Alum discusses Bush’s Middle East policy

Brian Scalise

An alum returned to campus on March 21 to deliver a lecture titled “President Bush’s Middle East Policy: A Critical Assessment.” Director at the Center for American Progress, a self-described nonpartisan research institute, Brian Katulis began by recounting his experiences since graduating from Villanova with a history degree in 1994.

He went on to earn a graduate degree from Princeton University and worked for the Department of State under the Clinton administration.

In his presentation, Katulis derided the notion of oil acquisition as the predominant objective for the U.S. invasion of Iraq. “The price of oil has doubled in the last five years,” he said. In fact, the oil pipe lines in Iraq have proven easy to destroy; every time the U.S. rebuilds them, Iraqis destroy them.

Katulis also noted that the “rhetoric of democracy” can hardly be cited as the definitive rationale for the war against Iraq, although such a generality has been used to justify “military intervention since the time of Woodrow Wilson.”

Instead, in his interviews with Iraqis, Katulis came to believe that the intent of the war was fundamentally destabilization: an objective in accordance with the marriage between right-wing conservatism in the United States and Israel.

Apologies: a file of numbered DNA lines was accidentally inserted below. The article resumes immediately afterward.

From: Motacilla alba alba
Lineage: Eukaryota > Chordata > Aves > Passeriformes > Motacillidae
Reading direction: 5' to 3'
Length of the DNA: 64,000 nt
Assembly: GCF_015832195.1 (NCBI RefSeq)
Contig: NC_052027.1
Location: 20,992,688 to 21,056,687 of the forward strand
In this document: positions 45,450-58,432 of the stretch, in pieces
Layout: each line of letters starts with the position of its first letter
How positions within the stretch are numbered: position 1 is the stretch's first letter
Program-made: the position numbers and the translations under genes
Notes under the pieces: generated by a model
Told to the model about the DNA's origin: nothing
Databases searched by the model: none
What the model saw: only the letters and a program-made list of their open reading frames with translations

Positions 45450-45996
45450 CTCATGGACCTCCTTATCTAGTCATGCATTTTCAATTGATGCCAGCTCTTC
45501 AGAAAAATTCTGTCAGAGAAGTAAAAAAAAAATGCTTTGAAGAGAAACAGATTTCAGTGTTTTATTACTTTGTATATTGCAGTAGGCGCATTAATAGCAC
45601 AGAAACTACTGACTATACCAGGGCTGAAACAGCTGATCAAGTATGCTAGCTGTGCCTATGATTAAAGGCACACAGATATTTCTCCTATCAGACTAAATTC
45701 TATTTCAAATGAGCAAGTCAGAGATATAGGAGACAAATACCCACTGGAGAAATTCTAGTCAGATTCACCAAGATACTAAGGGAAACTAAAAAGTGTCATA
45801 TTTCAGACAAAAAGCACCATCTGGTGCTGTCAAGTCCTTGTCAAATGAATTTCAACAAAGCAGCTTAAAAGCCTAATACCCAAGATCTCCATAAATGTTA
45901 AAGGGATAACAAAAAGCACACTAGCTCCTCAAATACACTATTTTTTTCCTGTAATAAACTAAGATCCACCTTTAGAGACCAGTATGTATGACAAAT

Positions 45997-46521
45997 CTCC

While he was in Iraq, civilians told Katulis that, in their view, the mayhem that has ensued since the invasion is a product of the war’s ultimate plan, and not its failure. For Iraqis, this is demonstrated by the enduring loss of order and the failure to restore utilities.

Katulis remarked upon Iraq’s present constitution, contending it “represents a step backwards” for both females and minorities.

As a secular socialist leader, Saddam Hussein afforded women greater rights, with access to higher education and employment in government and industry. This is in contrast to Saudi Arabia, for instance, where Katulis indicates that women have yet to be permitted the right to drive.

As to positive gains in the Middle East under Bush’s tenure, Katulis noted a “radical transformation of the media landscape,” specifically in Egypt. He also praised the proliferation of the Internet and the global availability of information. With regard to the media, while some 125 independent news outlets are said to have emerged in Iraq, the Los Angeles Times has reported that such media publishes “articles written by U.S. military ‘information operation’ troops … translated into Arabic.”

Katulis said media images of Iraqis with purple index fingers, signifying that they had voted, amounted to “photo opportunities.”

“We shouldn’t be duped by this,” he continued.

“Iraqis are well-educated,” Katulis concluded. “They know more about us [Americans] than we know about them.”